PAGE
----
I don't know... I mean realism as a motivation more than anything. I mean "realism" is vague AF, I mean I may for example love realistic reactions based on the characters stated opinions or thoughts as in good roleplaying, but I don't like it when the game mechanics becomes too obsessed with trying to describe the real world effects since then you get stuck with these massive rule sets that are only fun if everyone knows them by heart so it breezes fast quickly.

              Which for something ment to be amusing doesn't sound like a good quality: "it passes quickly if you take the time to memorize it".

              I just prefer having the GM going, "ok roll a D12, if you roll under N, X happens and above N, Y happens, sound plausible?"

              But I may have hijacked this thread, sry :/

              1 vote
              1. [4]
                ThatFanficGuy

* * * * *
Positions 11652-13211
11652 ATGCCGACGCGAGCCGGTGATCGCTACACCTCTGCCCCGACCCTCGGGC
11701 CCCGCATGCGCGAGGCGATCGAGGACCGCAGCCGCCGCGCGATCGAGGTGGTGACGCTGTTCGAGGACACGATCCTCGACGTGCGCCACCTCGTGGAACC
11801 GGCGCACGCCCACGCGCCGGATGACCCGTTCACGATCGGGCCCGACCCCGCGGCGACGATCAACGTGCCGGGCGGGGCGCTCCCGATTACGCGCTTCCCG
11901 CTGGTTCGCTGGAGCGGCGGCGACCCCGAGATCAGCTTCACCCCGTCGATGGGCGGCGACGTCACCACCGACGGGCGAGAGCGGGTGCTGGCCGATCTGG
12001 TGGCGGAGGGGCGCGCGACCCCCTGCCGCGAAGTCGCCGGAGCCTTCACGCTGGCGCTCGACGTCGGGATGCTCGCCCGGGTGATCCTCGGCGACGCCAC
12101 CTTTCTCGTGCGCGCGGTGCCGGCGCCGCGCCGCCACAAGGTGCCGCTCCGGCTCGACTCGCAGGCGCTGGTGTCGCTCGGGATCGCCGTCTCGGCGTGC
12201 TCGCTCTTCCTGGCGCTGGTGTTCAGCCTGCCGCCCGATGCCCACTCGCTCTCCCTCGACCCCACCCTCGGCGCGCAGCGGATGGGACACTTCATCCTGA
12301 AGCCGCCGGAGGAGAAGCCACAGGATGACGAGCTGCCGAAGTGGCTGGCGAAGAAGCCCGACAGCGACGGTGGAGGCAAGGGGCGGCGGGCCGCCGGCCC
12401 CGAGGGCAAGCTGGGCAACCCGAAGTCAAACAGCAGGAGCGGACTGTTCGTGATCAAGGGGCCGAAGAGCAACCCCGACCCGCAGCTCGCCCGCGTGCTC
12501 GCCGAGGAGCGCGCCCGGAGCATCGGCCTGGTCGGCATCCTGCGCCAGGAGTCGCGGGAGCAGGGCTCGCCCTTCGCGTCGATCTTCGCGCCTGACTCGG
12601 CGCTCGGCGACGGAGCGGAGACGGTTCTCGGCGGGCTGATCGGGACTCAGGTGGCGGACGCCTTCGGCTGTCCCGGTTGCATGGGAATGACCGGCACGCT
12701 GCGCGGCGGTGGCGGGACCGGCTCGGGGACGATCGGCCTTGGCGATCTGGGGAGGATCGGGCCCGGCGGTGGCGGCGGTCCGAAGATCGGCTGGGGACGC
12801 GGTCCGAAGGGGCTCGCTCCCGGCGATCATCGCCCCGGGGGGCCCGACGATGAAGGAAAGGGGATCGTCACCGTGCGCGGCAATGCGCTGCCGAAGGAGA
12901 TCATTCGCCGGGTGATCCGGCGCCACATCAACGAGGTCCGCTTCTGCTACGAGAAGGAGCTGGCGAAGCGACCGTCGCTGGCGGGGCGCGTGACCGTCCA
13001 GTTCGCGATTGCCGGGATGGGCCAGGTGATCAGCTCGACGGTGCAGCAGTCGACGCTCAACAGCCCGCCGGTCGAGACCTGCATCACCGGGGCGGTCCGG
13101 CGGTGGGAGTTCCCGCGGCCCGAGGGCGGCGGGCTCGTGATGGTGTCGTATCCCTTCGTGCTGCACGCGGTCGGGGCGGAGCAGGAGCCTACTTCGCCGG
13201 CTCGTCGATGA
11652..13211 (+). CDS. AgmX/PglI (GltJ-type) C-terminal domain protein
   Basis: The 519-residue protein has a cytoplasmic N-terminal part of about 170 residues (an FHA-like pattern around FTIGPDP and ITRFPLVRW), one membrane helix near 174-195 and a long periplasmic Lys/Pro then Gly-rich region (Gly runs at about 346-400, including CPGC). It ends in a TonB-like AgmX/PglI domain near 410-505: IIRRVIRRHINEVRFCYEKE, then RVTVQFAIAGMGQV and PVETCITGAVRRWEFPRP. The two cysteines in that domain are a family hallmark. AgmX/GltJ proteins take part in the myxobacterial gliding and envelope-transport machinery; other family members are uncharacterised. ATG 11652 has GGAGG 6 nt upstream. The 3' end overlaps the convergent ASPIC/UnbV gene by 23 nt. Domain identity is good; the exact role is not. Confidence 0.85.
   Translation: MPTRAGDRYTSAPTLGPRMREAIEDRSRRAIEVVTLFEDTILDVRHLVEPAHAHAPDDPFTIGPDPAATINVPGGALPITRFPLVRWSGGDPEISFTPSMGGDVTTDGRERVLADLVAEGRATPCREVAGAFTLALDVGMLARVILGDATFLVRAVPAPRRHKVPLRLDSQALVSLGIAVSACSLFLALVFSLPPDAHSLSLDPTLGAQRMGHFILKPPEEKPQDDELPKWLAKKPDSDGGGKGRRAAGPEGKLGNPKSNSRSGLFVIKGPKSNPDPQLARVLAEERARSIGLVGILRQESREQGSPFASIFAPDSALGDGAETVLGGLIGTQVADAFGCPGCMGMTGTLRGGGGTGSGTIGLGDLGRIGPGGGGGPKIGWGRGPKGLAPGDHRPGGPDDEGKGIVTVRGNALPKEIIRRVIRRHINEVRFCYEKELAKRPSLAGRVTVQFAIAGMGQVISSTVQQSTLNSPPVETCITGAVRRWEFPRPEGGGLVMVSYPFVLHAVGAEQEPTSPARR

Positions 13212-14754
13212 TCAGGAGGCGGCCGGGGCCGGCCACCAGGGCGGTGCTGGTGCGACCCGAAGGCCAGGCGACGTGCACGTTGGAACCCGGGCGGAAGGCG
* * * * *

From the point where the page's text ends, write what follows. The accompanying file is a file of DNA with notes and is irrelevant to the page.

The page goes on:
Link Parent
                In what sense? "You throw a fireball that way, and the wooden thing burns" – is that sort of real-world effect you're referring to? Or, I dunno, bullets hitting you in this or that spot causing...

                but I don't like it when the game mechanics becomes too obsessed with trying to describe the real world effects

                In what sense? "You throw a fireball that way, and the wooden thing burns" – is that sort of real-world effect you're referring to? Or, I dunno, bullets hitting you in this or that spot causing the character to experience this kind of bleeding and that kind of stagger?

                1. [3]
                  ohyran
                  Link Parent
                  well yeah.. but when the rules start to try to be as specific as possible. Ok so for example, one of my favourite combat systems ever is Unknown Armies v2 (I think 3 is the same but don't know)...

                  well yeah.. but when the rules start to try to be as specific as possible.

                  Ok so for example, one of my favourite combat systems ever is Unknown Armies v2 (I think 3 is the same but don't know) where damage is just a simplistic hit point system, but one that is handled by the GM. The player doesn't know how hurt he or she is, they are just told the effect of the hit. The weapon damage is fairly simplistic, and it's focus is on "randonmess" a gun can give both minute as well as massive amounts of damage.